Mark Young, Managing Director of Adelaide Airport said, “We are delighted to attract our first mainland China service, further expanding Adelaide’s international network. This new service creates significant inbound and outbound tourism opportunities as well as attractive export links into one of China’s largest cities, and in turn providing one-stop access to destinations across China. It also links Adelaide with China Southern’s Canton Route into Europe and the UK via its Guangzhou hub. We’re aware that there is strong demand from Chinese visitors for experiences that Adelaide and South Australia have to offer. The service will also connect the significant number of friends and families who live in the two regions.”

(PHOTO: Exchange of Gifts by David Wilkie, fiveDME)

The team fiveDME are please to see yet another airline take to the stage at Adelaide. Lots of people are involved in these negotiation and it just doesn’t happen without a lot of effort. Hopefully, Adelaide aviation enthusiasts will now have even more to catalouge.

(PHOTO: Meeting our locals by David Wilkie, fiveDME)

We’d like to thank the members of Adelaide Plane Spotting for giving us coverage from additional angles which made our job easier. We connot be everywhere at once.

Thank you!

On This Day 31st August

This material is compiled from sources including the Office of Air Force History, the RAAF Museum and the Australian War Memorial.  The Office of Air Force History is not responsible for pre-1921 items.  Whilst every effort is made to confirm the accuracy of the entries, any discrepancies are solely the responsibility of the originator.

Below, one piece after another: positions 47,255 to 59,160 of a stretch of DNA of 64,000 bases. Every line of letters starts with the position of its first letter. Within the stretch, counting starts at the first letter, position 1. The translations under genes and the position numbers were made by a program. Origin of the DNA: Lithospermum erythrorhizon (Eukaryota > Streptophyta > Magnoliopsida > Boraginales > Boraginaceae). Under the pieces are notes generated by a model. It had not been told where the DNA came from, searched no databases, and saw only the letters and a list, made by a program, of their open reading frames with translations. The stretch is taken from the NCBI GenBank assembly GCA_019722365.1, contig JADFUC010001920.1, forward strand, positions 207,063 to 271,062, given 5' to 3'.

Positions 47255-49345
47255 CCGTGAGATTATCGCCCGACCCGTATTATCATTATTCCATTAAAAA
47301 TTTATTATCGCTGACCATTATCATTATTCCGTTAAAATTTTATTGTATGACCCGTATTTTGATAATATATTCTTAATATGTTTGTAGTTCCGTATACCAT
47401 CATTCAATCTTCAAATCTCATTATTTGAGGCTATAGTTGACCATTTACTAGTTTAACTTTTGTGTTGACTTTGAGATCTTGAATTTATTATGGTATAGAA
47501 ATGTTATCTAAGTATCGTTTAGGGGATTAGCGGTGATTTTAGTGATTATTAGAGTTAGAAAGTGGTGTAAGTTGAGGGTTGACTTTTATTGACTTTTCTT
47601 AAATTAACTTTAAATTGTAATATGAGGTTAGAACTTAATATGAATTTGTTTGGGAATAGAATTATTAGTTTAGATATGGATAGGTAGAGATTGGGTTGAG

31 Aug  37 –  Albert Medal awarded for attempted rescue

Albert medal McAloney George Cross

Albert Medal                                           McAloney with George Cross


On this day, a formation of three Demon aircraft flew from Laverton to Hamilton, in western Victoria, where they landed during the local Show. Shortly after 3.15 pm, the aircraft prepared to depart. As the second machine took off, the pilot attempted a climbing turn but stalled and crashed from a height of 200 feet. The fuel tank burst on impact and the Demon began burning fiercely. The observer in the aircraft still on the ground, AC1 W.S. McAloney, witnessed events and leapt to the rescue. Running into the flames, he attempted to extract the two crewmen before himself being dragged away with severe burns.   On 4 February 1938, McAloney was awarded the Albert Medal for Gallantry in Saving Life on Land –– an award unique in the annals of the RAAF.  He served on in the RAAF, retiring as a Wing Commander in December 1966. When the Albert Medal became obsolete in 1972, McAloney’s award was converted to the George Cross.


Media reporting of Feb 38 here and some other AWM history here:


31 Aug 44 –  Peak wartime strength reached